FOOD REVIEW: Delicious food from the heart at The Kitchen
PUBLISHED: 16:43 30 July 2019 | UPDATED: 17:01 31 July 2019
There’s always something going on at Honiton’s newest garden centre.
So when we visited Combe Garden Centre, off the old A30, we were delighted to learn that The Kitchen had opened.
The eagerly anticipated eaterie had set tongues wagging in Honiton, such was the instant success of main business.
The Kitchen is another jewel in the business's ever so shiny crown.
The restaurantis family-run, with the concession taken up by Kimberley Astley-Jones, who with her two daughters and son, run the popular establishment.
The first thing that strikes you upon entry is the minimalism of The Kitchen.
So many times have I been to a garden centre café, whose restaurant is bursting at the seams with twisted wood or plastic chairs and faded, puffy cushion covers.
But there is a boho ambience radiating from The Kitchen, enhanced by the earthy colour scheme rolled out - charcoal grey chairs and dark coloured tables.
From the ceiling hang lightly coloured canvas, while the interior is clad in wooden panelling, bar the ceramic-lined serving counter.
The décor is purposeful, and impactful as a result.
It's a Scandinavian feel which makes The Kitchen feel like a home away from home.
And the restaurant has been a big hit.
"We thought we would have a period of growth," said Kimberley.
"We did - after one day! We opened quietly to give the staff time to go through the menu.
"But when word got out, woosh! It's still getting bigger, we have had to take on more staff.
"We want them to be the right fit too - it's good to get your food quickly, but we want our customers to be happy."
So how was the food?
The Kitchen has a modest menu, but every choice was a goer.
After much deliberation, we settle on the burger, with cheese and bacon as an optional add-on. It is served with a side of chips and a pot of coleslaw.
My colleague picks the fish and chips after being informed it is one of the most popular items on the menu.
While we wait for our food, we relax and enjoy the settings. This is a place where time stands still, which may explain why people sitting here as we arrive are still sat as we go to leave.
The burger arrives in a ciabatta roll (I said no to an option of a smaller bun), and a side of golden chips.
I'm glad I chose not to have a softer roll, as the ciabatta adds a nice chew to the dish.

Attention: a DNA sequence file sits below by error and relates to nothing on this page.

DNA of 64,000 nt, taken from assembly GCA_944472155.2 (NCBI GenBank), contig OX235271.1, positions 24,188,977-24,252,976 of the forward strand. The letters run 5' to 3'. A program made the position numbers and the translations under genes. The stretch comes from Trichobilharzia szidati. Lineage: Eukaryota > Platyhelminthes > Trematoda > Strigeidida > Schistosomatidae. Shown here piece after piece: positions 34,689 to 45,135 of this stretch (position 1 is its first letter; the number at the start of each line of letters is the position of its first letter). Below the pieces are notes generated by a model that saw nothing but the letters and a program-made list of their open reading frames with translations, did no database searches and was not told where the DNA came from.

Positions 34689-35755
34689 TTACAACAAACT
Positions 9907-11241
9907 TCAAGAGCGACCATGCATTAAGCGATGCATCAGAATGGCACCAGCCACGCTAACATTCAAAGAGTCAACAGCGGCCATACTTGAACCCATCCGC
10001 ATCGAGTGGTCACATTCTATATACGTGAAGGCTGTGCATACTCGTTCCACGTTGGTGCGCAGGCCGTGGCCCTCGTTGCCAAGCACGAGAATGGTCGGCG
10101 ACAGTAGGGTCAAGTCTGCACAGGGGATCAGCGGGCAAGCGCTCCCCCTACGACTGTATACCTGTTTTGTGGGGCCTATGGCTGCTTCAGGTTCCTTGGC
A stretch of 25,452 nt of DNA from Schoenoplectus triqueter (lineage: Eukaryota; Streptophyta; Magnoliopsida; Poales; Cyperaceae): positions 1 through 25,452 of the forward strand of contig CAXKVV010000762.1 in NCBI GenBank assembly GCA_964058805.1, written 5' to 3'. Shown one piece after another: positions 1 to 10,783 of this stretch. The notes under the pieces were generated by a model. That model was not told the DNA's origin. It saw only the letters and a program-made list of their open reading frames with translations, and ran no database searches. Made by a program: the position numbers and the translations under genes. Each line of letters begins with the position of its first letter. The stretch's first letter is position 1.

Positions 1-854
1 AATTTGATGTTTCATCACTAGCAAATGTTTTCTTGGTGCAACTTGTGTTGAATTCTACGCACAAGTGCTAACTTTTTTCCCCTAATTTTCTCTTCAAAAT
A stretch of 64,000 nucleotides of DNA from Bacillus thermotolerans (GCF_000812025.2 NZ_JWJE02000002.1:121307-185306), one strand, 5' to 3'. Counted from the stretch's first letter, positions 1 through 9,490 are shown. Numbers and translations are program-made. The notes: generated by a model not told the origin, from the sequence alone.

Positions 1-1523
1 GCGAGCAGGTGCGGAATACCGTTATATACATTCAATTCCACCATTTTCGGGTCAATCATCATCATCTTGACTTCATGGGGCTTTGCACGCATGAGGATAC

The meat is well seasoned, the cheese is strong and the bacon is salty and elastic.
The chips are well cooked - crispy on the outside and fluffy on the inside.
The coleslaw is rich and creamy, an indulgent little pot. I am later told it is made with Hellman's mayo, which explains its tastiness.
The fish and chips are also delightful.
Not a millimetre of sogginess on the batter, which remains crisp and golden throughout its deconstruction.
The fish itself is perfectly cooked and soft. You can cut it with a spoon, it just melts away in segment after meaty segment.
The tartare sauce is snappy and acidic, bulleted with whole capers - a classic match with seafood, a staple of the South West.
The chips are as good as the ones served with the burger and a side of mushy peas were sweet and soft.
All you need is blast of briny seaside air to make it the perfect traditional 'eat-on-the-beach' lunch.
As soon as we walk into The Kitchen, our eyes clap onto a stunning array of sweet treats - all cooked up by Kimberley.
A former school caterer, she is well versed in bulk cooking, but each slice or wodge of sweet looks lovingly baked and finished.
Such is our eagerness to try more than one, we gain special permission to pick a selection to sample.
Lemon drizzle cake, a marshmallow rice crispie square, millionaire shortbread and vegan chocolate cake are chosen.
The lemon drizzle is moist through and through, with a sharp, zingy crust of citrus-infused sugar formed on the top.
It is lip-lickingly morish and perfect with a cuppa. The millionaire shortbread is its opposite - rich and leaking a thick slice of soft caramel.
One of my bug bears with caramel shortbread is the biscuit to caramel to chocolate ratio.
All to often will you eat a brick of biscuit, with just a slightest brush of caramel and chocolate on top. Not at The Kitchen!
Offered as three equal components, the chocolate snaps with every bite. Your tongue pushes into the rich caramel, which gives that brilliant nostalgic hit of condensed milk.
The biscuit is sweet on the bottom and crumbly, adding the needed texture.
Despite its richness, I can eat another one, and another… and another.
The vegan chocolate cake is dark and not too sweet.
There is almost an earthiness to it, and the initial burst of sweetness almost instantly makes way to a dark, melting cocoa.
My colleague says it is the best vegan cake out there!
Anyone with a small appetite would feel a strong sense of achievement wolfing this formidable slice of cake down.
Lastly, the marshmallow square. It is a fun dessert, devilishly chewy and sticky.
As much as you try and behave while eating it, you'll find the odd rice krispie stuck somewhere on you.
For those who like texture in their food, this pud is a winner. It is delicious to eat, both in taste and chew.
Although in its infancy, The Kitchen has already won over many with its honest, homecooked fare.
With an ambitious chef in its kitchen, and the loving touch of Kimberley on the dessert side, it is excelling in a winning formula.
Make sure you visit next time you need to pick up a pair of gardening gloves!
If you value what this story gives you, please consider supporting the Midweek Herald. Click the link in the orange box above for details.